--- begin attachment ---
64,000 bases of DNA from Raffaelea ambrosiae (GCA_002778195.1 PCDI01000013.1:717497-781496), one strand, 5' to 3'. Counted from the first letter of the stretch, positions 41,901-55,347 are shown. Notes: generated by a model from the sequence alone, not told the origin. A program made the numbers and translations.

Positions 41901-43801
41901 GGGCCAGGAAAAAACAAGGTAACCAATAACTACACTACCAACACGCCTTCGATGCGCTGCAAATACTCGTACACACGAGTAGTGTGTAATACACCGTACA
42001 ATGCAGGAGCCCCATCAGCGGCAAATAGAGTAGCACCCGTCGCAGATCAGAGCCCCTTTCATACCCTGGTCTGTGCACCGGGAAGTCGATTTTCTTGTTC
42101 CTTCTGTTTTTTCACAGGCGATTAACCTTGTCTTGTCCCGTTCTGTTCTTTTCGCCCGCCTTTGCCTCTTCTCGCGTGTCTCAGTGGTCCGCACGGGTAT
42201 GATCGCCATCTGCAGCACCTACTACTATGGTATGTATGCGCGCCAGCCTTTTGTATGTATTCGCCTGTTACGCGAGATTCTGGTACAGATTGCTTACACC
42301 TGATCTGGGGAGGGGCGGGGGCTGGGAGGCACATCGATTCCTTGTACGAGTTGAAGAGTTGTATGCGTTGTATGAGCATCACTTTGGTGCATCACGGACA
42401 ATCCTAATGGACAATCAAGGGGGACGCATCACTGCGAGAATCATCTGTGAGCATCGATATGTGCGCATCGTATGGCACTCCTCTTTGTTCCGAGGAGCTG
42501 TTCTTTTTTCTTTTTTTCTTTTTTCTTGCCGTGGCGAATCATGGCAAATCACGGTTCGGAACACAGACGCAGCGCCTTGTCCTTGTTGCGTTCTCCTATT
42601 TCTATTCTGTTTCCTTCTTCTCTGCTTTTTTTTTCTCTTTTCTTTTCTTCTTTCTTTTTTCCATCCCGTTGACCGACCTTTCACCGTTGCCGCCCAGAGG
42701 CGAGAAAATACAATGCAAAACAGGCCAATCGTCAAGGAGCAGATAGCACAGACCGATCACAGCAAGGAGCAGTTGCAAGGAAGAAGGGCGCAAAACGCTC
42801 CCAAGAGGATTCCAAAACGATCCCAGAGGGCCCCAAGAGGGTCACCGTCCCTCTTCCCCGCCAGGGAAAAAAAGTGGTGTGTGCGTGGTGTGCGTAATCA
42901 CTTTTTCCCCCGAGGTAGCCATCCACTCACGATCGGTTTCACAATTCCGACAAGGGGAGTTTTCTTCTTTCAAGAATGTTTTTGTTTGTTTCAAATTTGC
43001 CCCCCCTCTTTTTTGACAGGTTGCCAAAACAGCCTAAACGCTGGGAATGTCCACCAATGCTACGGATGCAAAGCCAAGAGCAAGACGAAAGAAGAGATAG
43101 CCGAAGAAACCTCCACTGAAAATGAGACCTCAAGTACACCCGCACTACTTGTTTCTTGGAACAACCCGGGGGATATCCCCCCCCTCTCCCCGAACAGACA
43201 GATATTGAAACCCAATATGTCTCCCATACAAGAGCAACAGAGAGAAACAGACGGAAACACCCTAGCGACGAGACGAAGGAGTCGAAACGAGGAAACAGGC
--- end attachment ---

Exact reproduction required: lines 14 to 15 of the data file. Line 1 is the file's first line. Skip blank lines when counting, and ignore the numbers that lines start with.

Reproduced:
43001 CCCCCCTCTTTTTTGACAGGTTGCCAAAACAGCCTAAACGCTGGGAATGTCCACCAATGCTACGGATGCAAAGCCAAGAGCAAGACGAAAGAAGAGATAG
43101 CCGAAGAAACCTCCACTGAAAATGAGACCTCAAGTACACCCGCACTACTTGTTTCTTGGAACAACCCGGGGGATATCCCCCCCCTCTCCCCGAACAGACA